Must-Follow Tips

Three Reasons Why You Shouldn’t Eat Sabra Hummus

This is why you’re better off making your own hummus at home.

Must-Follow Tips

Three Reasons Why You Shouldn’t Eat Sabra Hummus

This is why you’re better off making your own hummus at home.

Hummus is a favorite for foodies and dieters alike. And why wouldn't it be? It’s super creamy, a solid source of protein and fiber, and pairs well with many foods (not to mention, your fingers). But Sabra-brand hummus is a total health imposter, fooling buyers with its seemingly wholesome look and innumerable amount of fans. Instead of consuming this manufactured dip, consider making your own at home. It’s super easy — just check out these 11 Tips for Making the Perfect Homemade Hummus and then get on it!

1

It’s High In Sodium

salt

Just a two-tablespoon serving contains 130 milligrams of sodium, which doesn't seem like much, but can quickly add up when you’ve found your finger too close to the bottom of the hummus container for comfort. In fact, many hummus brands out there such as Pita Pal and Roots contain far less of the salty stuff — anywhere between 65 and 80 milligrams. Besides for potentially harming your ticker and raising your blood pressure, did you know that Too Much Salt Causes Rapid Weight Gain?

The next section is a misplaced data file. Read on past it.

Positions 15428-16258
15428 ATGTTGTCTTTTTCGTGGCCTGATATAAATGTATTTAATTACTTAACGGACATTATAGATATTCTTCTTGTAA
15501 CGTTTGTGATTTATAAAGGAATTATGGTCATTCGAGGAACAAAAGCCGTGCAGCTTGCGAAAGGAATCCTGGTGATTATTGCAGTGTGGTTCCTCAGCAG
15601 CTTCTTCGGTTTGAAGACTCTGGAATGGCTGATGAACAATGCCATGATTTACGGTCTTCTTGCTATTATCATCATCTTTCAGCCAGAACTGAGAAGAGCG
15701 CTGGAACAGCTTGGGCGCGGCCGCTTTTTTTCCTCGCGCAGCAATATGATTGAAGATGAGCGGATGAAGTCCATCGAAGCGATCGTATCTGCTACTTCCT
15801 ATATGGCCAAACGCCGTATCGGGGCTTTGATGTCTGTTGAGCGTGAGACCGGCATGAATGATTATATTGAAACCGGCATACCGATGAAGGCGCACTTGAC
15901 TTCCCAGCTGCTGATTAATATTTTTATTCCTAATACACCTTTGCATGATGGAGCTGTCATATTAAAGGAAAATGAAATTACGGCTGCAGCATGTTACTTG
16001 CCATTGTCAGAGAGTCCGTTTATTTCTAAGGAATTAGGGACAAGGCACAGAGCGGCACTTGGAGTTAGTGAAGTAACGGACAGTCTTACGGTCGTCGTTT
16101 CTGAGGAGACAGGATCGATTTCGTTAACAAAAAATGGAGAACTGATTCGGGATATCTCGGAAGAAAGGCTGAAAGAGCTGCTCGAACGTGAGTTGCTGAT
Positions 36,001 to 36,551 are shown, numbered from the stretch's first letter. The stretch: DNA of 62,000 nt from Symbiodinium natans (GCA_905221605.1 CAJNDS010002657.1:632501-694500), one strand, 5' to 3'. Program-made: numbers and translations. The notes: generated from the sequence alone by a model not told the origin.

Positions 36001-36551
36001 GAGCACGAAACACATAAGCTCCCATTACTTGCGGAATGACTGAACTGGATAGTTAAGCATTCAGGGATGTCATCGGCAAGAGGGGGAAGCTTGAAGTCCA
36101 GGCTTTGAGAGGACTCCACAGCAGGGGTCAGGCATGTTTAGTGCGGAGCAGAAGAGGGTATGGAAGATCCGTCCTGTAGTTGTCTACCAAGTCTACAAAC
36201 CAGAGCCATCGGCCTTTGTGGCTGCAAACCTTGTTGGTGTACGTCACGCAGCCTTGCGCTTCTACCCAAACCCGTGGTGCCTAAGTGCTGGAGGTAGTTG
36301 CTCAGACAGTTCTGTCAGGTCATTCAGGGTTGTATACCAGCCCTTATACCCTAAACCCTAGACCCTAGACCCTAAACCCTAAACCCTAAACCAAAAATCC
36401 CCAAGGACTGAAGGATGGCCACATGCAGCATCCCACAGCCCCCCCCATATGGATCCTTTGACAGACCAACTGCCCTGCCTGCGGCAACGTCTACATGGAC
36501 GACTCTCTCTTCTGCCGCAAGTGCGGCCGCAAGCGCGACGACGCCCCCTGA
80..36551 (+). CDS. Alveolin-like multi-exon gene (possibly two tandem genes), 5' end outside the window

2

…And Fat

belly fat

A single serving of this mass-produced hummus is packed with five grams of fat, including one gram of saturated fat. While, yes, fiber- and healthy-fat-packed chickpeas are wonderful for reducing your cholesterol levels, the issue is that many of the added fats in this hummus come from the addition of soybean oil. A high intake of polyunsaturated fats like soybean oil, which contain high levels of inflammatory omega-6 fatty acids, has been connected to increased risk of heart disease, according to a 2013 study published in BMJ.

3

It Contains Unncessary Preservatives

doctor office visit

Many of Sabra’s chickpea dips contain ingredients you wouldn't find in tradtional hummus, namely soybean oil, citric acid, natural flavors, and locust bean gum. While many of these ingredients are not harmful for your health, they're not required to make hummus — so why bother eating them?

One ingredient used in Sabra, however, does carry some health concerns: potassium sorbate. This preservative has been linked to migraines and stomach issues, and a recent study published in the journal Toxicology in Vitro found the additive to damage immune-system-regulating white blood cells.

Eat This! Instead

blue moose boulder hummus

Blue Moose Of Boulder Hummus

Per 2 Tbsp serving: 60 calories, 3.5 g fat (0.5 g saturated fat), 105 mg sodium, 5 g carbs (1 g fiber, 1 g sugar), 2 g protein

We especially love this Mediterranean dip because “it’s hummus minus everything that isn’t hummus.” That means it’s packed with all-natural ingredients like extra virgin olive oil and zero preservatives. Now that’s a hummus we’d gladly dip our veggies into. Find out which other chickpea dips are Eat This!-approved with our report: 22 Best and Worst Popular Hummus Choices.

$3.99 per 8-oz tub at Amazon.com